Friday, March 15, 2013

This Lady Will Do Whatever It Takes to Save Your Soul

The Last Will and Testament of Rosalind Leigh (2012)
Director: Rodrigo Gudiño
Seen via: Nevermore Film Fest
Rating: 5 / 10

It's a reality that most of us will have to face at some point: having a parent die and leave you with an entire house-full of stuff. All the things they've collected, stored, and valued over the years will be junk for you to sell or donate. More overwhelming than the task of moving an entire life of possessions is sorting memories from trash, and choosing the items which will be your last few reminders of the person you've lost. This is the dilemma that Leon (Aaron Poole) faces at the beginning of The Last Will and Testament of Rosalind Leigh, when his estranged mother passes away. Thankfully he's an antiques dealer, and selling old stuff is what he enjoys. But his childhood was not a happy one. He dreads unearthing memories of abuse and facing the residual guilt he still harbors for deserting his mother and his religion many years ago. To complicate things, his mother isn't quite finished with him either, despite the fact that she's dead.

Things take a turn toward the supernatural when it appears that Leon's mom is trying to come back to the grave to rekindle his faith . Is it actually Leon's dead mother, or is it all in his head? While by now this sort of ambiguity is a well-worn ghost story trope, it's handled pretty well here and doesn't often feel obtrusive. I'm always wary of preachiness when a film throws a nonreligious character into a scenario involving malevolent spirits from heaven (or hell). This one deftly avoids becoming didactic by calling into question the reality of its supernatural elements. Also, kudos to the filmmakers for picking one outcome in the end and sticking to it. I'm tired of movies trying to have it both ways by ending once, then changing their mind with one final twist just before the credits roll.

If there is one aspect that shines above all others in The Last Will..., it's the sinister atmosphere. The entire film takes place within Leon's mother's house, which is filled to the brim with creepy old religious detritus. From cracked angel statues to ancient potted plants to weird needlepoint stitchings of eerie religous proverbs, everything in the house gives off a miasma of unease that echoes Leon's own feelings as he sorts through the junk.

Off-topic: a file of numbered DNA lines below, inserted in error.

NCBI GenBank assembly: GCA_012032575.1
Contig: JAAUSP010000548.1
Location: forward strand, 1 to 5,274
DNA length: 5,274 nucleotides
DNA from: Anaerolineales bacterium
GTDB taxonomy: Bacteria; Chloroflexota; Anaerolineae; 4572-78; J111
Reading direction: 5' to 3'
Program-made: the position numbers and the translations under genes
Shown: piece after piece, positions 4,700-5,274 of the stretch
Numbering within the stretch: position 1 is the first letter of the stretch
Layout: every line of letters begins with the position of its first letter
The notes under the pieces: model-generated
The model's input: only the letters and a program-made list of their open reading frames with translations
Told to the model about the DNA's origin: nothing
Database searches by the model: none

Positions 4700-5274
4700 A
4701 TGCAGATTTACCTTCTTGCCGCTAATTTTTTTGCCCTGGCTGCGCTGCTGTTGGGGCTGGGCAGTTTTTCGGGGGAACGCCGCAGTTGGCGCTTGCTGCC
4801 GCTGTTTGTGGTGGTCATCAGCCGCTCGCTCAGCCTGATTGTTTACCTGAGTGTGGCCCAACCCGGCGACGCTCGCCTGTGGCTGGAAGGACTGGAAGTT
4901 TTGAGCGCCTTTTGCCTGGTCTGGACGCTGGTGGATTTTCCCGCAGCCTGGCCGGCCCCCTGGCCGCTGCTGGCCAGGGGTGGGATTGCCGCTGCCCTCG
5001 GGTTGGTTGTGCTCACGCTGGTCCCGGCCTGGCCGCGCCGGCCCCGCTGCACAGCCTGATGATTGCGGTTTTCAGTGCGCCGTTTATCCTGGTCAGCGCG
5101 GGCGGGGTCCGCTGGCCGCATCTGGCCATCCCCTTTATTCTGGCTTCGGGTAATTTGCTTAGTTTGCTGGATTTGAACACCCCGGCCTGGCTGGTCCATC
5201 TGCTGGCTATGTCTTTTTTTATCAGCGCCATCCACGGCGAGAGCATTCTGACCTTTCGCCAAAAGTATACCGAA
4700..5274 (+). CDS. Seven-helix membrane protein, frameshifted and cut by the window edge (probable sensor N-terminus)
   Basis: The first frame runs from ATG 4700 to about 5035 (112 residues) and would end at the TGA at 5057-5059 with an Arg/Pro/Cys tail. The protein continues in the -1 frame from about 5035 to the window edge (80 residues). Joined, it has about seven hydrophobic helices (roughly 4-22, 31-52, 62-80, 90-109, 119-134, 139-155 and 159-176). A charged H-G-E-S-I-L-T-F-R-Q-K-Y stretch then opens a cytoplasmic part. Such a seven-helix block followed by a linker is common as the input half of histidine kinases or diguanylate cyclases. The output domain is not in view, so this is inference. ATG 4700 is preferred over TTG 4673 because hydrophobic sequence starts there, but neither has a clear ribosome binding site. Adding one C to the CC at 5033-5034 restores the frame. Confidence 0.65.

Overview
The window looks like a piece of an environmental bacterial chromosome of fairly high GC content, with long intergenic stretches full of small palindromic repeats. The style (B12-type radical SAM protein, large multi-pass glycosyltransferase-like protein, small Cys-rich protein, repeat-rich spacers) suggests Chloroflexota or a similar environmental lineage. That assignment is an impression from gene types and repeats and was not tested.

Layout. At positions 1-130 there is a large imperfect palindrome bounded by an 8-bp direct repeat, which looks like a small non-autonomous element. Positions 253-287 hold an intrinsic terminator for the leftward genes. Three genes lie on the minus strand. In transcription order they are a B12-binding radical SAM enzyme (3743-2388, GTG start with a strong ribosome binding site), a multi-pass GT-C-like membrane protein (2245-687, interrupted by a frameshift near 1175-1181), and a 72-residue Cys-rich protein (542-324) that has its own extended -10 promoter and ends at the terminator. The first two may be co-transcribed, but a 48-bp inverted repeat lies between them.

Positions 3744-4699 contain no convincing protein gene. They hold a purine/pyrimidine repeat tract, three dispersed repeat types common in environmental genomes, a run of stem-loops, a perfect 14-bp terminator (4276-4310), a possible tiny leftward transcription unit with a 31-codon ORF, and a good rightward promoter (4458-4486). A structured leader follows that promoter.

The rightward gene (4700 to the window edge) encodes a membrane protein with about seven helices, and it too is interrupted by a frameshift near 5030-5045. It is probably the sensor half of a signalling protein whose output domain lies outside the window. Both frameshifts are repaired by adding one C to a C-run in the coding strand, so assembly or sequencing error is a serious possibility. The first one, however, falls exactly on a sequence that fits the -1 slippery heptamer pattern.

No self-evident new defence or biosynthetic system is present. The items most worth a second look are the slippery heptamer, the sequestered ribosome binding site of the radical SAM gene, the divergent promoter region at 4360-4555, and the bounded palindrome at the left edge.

It's a shame that the entire film rests on the shoulders of Aaron Poole in his role as Leon. He does a fine job, but he's essentially the only person we see throughout the entire film (unless you count Ghost Mom). Other than his leftover angst toward his mother, there aren't a lot of defining character traits to make him endearing. The only interactions he has with anyone else are through phone calls, which don't do much for the already plodding pace of the film. Even at a mere 82 minutes, there is frequent plot drag. Even the most intriguing sets can't carry a film on their own. When the action does flare up, it's undermined by the fact that there's nothing keeping Leon from just leaving the house. (Other than that we need him there for the story to continue, of course.)

The Last Will... isn't by any measure a bad film. It's a slow tale of religious horror that takes its time brooding over the question of how good intent can lead to evil deeds. Unfortunately, it fails to give us a character we can really empathize with once things begin to go bad. To make a comparison with another recent film, picture The Innkeepers with a more sophisticated message, and its characters' quirkiness replaced by brooding and navel gazing. I'm interested to see what writer/director Rodriguo Gudiño (who's also the editor of Rue Morgue magazine) does next. He's clearly put a lot of thought into the inner workings of his story, and has a solid grasp of the technical aspects of filmmaking. Hopefully in the future he'll be able to integrate these into a narrative that doesn't feel so cold and distant.

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